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No original hand-colored copies of A Trip to the Moon (Le Voyage dans la Lune - 1902), by Georges Méliès, had been known to survive until one was miraculously found in Spain in the mid-1990s, but in a fragmentary condition thought too fragile to handle for either viewing or restoration. In 2010, three experts in worldwide film restoration - Lobster Films, and two non-profit entities, Groupama Gan Foundation for Cinema and Technicolor Foundation for Cinema Heritage - launched one of the most complex and ambitious film restoration projects ever to bring an original, colored version of Méliès masterpiece back 110 years after its first release. Using the most advanced digital technologies now available, the team reassembled and restored the fragments of the 13,375 frames. The two foundations, which carried out specifically the music part of this project, decided to approach AIR s Nicolas Godin and Jean-Benoit Dunckel, to compose an original modern soundtrack to accompany this cinematic milestone. Flicker Alley is pleased present this brand new restoration which also features The Extraordinary Voyage, a fascinating new documentary, directed by Serge Bromberg and Eric Lange. The Extraordinary Voyage chronicles the journey of A Trip to the Moon from the fantastical Méliès production in 1902, to the astonishing rediscovery of a nitrate print in color in 1993, to the premiere of the new restoration on the opening night of the Cannes Film Festival in 2011. The documentary includes interviews with contemporary filmmakers, including Costa Gavras, Michel Gondry, Michel Hazanavicius, and Jean-Pierre Jeunet on Méliès enduring significance to cinema. BONUS FEATURES: This publication also contains A Trip to the Moon in a beautifully restored black and white edition from original 35 mm elements with two separate audio tracks of music: An orchestral score by Robert Israel with the original English narration written by Méliès; and a second track produced by Russell Merritt consisting of a troupe of actors voicing the various characters as performed in the U.S. in 1903, with piano music by Frederick Hodges. There is also an interview with the group AIR discusing their new soundtrack, and two lunar-related shorts by Méliès - The Eclipse (1904) and The Astronomer's Dream (1898).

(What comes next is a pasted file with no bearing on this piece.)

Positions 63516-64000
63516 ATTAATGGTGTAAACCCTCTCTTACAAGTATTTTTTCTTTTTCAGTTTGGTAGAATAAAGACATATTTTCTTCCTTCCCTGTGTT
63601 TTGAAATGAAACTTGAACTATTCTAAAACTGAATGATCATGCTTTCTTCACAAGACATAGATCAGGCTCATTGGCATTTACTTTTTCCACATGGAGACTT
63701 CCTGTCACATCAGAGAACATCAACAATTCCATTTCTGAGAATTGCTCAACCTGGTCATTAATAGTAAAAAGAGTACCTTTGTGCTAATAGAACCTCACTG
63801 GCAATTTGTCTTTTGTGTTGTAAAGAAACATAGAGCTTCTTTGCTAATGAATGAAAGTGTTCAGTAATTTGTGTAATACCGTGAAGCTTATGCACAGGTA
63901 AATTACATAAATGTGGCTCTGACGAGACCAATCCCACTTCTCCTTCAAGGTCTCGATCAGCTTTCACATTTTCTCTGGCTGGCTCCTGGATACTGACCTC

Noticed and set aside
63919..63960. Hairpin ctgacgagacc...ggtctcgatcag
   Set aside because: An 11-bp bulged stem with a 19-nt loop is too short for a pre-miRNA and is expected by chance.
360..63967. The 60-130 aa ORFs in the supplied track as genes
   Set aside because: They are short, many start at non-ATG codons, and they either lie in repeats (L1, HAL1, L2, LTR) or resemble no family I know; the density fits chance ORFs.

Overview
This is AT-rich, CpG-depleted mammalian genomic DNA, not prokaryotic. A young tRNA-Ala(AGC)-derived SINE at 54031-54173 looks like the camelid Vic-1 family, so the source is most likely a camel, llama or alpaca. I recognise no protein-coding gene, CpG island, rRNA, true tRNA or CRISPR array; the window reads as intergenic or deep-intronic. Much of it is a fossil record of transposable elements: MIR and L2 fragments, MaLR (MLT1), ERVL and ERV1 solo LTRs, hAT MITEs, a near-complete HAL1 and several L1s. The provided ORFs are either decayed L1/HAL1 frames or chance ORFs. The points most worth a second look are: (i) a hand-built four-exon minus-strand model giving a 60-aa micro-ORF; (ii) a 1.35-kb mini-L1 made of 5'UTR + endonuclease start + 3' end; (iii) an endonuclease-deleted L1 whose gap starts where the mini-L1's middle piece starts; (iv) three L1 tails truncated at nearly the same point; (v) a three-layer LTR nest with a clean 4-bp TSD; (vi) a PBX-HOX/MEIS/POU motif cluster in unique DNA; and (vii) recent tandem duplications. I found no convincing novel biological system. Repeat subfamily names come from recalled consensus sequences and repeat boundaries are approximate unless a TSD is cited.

Saw this on Prime and needed it long term :) Well done and has tons of info re early 'film' and info that just isn't generally laying about.Published 5 months ago by james L. Johnson
One of the quintessential must see classics. The first international hit of cinema and an early science fiction film. Read morePublished 13 months ago by Anonymous Rogue
It's great to have what is quite possibly the first sci-fi film ever, in glorious HD no less. The film is only about 15 minutes long, but the restoration done to this over 100 year... Read morePublished 13 months ago by Zacharias Zicchz
The movie is 16 minutes long. It was made in 1902. Its French and silent, with English cards. In the silent era, dialogue cards would be shown to the audience so you would know... Read morePublished 14 months ago by Bwhami